Amdt1.7.4.4 Viewpoint-Based Distinctions Within Proscribable Speech

First Amendment:

Congress shall make no law respecting an establishment of religion, or prohibiting the free exercise thereof; or abridging the freedom of speech, or of the press; or the right of the people peaceably to assemble, and to petition the Government for a redress of grievances.

Although content-based regulation of speech typically receives strict scrutiny,1 there are certain, limited categories of speech—sometimes called “unprotected” speech—that the government may prohibit because of its harmful content.2 Even when regulating in these areas, however, the government is not free to draw viewpoint-based distinctions, as explained in R.A.V. v. City of Saint Paul.3 R.A.V. involved an ordinance that criminalized, among other acts, placing a burning cross on someone’s property knowing that it would “arouse[ ] anger, alarm or resentment in others on the basis of race, color, creed, religion or gender.” 4 For purposes of its analysis, the U.S. Supreme Court accepted the Minnesota Supreme Court’s conclusion that the law reached only expressive acts that constitute “fighting words” —a category of unprotected speech.5 The Court nevertheless concluded that the law violated the First Amendment because it drew additional distinctions between different types of fighting words based on subject matter and viewpoint.6 The ordinance, the Court explained, applied “only to ‘fighting words’ that insult, or provoke violence, ‘on the basis of race, color, creed, religion or gender.’” 7 The Court held that the city could not “impose special prohibitions on those speakers who express views on disfavored subjects” —that is, on race, religion, or one of the other named topics.8 The Court also held that the ordinance effectively amounted to “actual viewpoint discrimination” because persons “arguing in favor of racial, color, etc., tolerance and equality” could use fighting words that “could not be used by those speakers’ opponents.” 9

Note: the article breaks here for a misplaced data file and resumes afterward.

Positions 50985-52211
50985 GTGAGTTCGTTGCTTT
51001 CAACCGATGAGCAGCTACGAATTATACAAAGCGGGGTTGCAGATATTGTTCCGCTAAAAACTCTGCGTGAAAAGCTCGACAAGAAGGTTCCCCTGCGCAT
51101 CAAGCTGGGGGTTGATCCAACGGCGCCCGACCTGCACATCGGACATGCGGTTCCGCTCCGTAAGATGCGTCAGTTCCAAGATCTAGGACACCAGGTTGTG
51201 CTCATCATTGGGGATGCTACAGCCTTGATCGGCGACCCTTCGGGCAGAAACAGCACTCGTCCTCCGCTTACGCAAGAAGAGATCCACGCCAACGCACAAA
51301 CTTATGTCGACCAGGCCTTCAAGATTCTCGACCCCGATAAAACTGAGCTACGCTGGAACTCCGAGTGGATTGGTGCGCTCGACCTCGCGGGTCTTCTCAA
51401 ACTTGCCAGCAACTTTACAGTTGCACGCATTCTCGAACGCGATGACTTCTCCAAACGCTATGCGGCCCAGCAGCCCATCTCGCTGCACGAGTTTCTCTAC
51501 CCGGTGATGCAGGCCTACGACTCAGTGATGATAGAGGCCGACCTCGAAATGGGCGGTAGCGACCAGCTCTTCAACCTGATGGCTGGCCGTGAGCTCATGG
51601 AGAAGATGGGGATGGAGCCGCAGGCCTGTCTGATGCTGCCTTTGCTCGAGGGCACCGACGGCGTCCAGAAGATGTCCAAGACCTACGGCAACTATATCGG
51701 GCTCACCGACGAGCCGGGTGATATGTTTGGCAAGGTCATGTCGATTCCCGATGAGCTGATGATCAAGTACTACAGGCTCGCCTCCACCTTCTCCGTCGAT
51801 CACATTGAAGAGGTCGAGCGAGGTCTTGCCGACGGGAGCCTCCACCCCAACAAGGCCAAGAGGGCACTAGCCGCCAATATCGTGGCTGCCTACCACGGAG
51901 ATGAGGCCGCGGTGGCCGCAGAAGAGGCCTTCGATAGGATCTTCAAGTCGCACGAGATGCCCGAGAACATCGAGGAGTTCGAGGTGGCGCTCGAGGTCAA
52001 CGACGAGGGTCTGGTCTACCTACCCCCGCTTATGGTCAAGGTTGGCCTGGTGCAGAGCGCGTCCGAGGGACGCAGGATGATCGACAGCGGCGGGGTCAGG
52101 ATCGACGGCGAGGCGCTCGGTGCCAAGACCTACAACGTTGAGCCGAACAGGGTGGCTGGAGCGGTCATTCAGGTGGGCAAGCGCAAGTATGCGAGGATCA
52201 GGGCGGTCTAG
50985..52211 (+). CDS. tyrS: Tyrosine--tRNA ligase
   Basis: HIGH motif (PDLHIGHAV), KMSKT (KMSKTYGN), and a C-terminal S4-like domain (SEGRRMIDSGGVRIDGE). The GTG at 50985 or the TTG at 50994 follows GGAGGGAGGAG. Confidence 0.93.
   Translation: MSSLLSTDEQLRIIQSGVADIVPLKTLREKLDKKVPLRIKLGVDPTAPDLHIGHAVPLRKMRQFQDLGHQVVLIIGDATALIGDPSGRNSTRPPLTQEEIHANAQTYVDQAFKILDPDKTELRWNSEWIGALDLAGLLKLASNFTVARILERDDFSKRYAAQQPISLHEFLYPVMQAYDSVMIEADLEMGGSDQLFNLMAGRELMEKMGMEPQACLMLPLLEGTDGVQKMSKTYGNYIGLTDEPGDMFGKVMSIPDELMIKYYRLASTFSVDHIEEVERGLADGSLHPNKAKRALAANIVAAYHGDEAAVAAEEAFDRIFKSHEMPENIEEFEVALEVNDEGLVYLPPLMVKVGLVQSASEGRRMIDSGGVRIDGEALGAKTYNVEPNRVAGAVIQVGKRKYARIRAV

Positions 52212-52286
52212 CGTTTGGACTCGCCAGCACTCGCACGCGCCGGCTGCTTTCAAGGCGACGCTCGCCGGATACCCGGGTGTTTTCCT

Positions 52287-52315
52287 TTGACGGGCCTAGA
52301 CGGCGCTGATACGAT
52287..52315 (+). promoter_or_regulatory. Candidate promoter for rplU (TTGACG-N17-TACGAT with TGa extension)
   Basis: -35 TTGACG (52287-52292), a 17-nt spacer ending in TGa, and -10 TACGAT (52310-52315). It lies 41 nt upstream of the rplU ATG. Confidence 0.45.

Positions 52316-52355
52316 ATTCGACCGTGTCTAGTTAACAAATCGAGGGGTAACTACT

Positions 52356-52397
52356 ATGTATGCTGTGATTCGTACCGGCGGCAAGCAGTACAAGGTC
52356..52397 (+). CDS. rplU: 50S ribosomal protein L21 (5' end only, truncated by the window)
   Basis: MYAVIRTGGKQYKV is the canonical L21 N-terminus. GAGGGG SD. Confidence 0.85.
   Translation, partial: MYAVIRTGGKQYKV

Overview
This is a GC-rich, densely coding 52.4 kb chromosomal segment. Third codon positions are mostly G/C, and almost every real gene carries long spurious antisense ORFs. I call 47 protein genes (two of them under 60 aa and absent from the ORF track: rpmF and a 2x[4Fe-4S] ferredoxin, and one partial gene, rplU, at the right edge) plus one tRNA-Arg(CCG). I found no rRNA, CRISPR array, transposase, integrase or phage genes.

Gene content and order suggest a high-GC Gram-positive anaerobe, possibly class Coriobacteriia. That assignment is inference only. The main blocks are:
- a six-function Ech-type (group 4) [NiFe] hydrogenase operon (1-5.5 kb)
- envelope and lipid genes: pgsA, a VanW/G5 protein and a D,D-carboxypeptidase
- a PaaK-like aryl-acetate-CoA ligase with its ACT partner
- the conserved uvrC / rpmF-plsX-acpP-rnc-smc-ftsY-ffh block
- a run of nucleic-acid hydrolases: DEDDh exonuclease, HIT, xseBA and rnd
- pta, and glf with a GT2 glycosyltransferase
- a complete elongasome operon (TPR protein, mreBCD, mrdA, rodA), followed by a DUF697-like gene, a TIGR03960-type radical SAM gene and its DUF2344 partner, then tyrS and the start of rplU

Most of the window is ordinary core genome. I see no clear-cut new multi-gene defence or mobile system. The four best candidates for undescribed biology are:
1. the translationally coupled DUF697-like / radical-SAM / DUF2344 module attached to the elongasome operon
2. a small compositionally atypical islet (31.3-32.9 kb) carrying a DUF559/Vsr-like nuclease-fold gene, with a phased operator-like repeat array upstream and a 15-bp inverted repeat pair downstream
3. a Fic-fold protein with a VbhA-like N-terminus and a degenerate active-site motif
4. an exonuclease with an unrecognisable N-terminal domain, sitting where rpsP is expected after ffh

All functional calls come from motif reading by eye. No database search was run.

Eleven years later, in Virginia v. Black, the Court held that a state could prohibit cross-burning with the intent to intimidate because “burning a cross is a particularly virulent form of intimidation,” and such “true threats” are considered unprotected speech under the First Amendment.10 The ordinance in R.A.V. was distinguishable, the Court explained, because it singled out threats made on the basis of certain viewpoints.11

See Amdt1.7.5.1 Overview of Categorical Approach to Restricting Speech. back
R.A.V. v. City of St. Paul, 505 U.S. 377, 383–84 (1992) (referring to “proscribable content” ); id. at 406 (White, J., concurring in the judgment) (referring to “unprotected speech” ). back
Id. at 388–91 (majority opinion). back
Id. at 380. back
Id. at 380–81. See Amdt1.7.5.5 Fighting Words. back
R.A.V., 505 U.S. at 381, 391. back
Id. at 391. Justice Antonin Scalia, writing for the majority, gave the following example: “One could hold up a sign saying, for example, that all ‘anti-Catholic bigots’ are misbegotten; but not that all ‘papists’ are, for that would insult and provoke violence ‘on the basis of religion.’” Id. at 391–92. back
Id. at 391. back
Id. back
538 U.S. 343, 359–60, 363 (2003). The Court ruled that a certain provision of the statute at issue was unconstitutionally overbroad. Id. at 367 (plurality opinion). back
Id. at 361 (majority opinion). back